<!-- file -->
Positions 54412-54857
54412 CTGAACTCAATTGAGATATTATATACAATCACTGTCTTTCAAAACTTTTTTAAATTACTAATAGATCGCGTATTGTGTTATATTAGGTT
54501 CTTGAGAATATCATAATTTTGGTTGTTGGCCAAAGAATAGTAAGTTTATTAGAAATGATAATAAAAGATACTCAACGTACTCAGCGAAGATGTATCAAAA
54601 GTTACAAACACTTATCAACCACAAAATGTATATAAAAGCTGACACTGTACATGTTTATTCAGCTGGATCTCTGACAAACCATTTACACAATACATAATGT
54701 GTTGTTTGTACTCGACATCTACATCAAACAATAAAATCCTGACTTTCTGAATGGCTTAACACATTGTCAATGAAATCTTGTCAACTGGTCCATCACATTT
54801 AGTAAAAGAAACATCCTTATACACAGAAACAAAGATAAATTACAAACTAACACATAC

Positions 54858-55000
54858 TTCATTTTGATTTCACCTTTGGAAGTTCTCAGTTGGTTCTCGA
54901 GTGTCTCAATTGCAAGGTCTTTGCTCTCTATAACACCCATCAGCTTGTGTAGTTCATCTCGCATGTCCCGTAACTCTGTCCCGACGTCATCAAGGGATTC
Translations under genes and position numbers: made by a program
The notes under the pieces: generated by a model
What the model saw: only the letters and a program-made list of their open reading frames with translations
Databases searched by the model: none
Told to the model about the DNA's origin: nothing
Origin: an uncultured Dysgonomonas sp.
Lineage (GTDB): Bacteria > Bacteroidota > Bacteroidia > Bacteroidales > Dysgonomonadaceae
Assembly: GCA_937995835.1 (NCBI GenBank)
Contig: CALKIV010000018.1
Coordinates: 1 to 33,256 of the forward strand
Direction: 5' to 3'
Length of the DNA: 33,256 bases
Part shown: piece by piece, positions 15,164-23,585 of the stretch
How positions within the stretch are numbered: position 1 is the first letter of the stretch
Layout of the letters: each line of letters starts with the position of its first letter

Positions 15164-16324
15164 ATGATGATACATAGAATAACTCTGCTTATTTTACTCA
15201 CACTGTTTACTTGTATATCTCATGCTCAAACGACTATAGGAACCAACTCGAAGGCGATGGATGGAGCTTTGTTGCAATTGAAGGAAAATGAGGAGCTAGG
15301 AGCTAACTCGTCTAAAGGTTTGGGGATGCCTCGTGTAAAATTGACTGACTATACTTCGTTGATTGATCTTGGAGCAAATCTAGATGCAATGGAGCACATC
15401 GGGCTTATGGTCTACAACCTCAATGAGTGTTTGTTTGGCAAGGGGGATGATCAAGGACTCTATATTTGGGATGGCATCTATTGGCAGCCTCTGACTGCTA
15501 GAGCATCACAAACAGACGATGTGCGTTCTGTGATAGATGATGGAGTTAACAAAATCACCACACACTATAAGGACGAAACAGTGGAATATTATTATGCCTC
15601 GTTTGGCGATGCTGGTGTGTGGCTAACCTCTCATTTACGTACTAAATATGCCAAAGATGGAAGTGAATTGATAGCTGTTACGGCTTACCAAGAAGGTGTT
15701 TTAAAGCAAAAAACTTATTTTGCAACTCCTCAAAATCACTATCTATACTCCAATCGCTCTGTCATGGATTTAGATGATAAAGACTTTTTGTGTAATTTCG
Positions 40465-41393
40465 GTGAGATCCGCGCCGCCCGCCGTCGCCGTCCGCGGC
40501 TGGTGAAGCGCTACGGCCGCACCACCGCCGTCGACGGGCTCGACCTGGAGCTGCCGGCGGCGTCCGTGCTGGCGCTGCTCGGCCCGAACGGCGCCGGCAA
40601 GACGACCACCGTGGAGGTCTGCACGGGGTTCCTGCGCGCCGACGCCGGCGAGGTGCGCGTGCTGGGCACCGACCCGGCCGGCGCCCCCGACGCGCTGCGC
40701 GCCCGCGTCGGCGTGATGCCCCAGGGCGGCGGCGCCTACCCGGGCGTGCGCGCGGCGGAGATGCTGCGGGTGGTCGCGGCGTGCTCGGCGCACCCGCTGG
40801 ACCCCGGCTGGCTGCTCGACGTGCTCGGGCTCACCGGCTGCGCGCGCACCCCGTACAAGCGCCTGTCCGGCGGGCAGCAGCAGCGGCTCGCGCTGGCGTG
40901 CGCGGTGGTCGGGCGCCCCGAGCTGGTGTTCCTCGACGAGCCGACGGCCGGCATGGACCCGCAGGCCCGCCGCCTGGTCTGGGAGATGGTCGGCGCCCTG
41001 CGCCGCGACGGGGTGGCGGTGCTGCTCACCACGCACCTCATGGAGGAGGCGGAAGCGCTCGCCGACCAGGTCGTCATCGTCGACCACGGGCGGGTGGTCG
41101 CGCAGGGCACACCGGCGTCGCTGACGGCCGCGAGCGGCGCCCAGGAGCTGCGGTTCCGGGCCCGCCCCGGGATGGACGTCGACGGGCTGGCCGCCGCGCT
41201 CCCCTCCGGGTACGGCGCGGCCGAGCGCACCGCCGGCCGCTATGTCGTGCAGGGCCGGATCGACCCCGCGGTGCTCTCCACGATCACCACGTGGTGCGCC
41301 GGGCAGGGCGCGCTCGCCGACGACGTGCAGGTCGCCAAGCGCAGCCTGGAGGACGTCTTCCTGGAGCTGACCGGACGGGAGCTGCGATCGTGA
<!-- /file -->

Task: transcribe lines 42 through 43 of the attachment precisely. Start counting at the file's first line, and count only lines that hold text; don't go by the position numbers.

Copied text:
41201 CCCCTCCGGGTACGGCGCGGCCGAGCGCACCGCCGGCCGCTATGTCGTGCAGGGCCGGATCGACCCCGCGGTGCTCTCCACGATCACCACGTGGTGCGCC
41301 GGGCAGGGCGCGCTCGCCGACGACGTGCAGGTCGCCAAGCGCAGCCTGGAGGACGTCTTCCTGGAGCTGACCGGACGGGAGCTGCGATCGTGA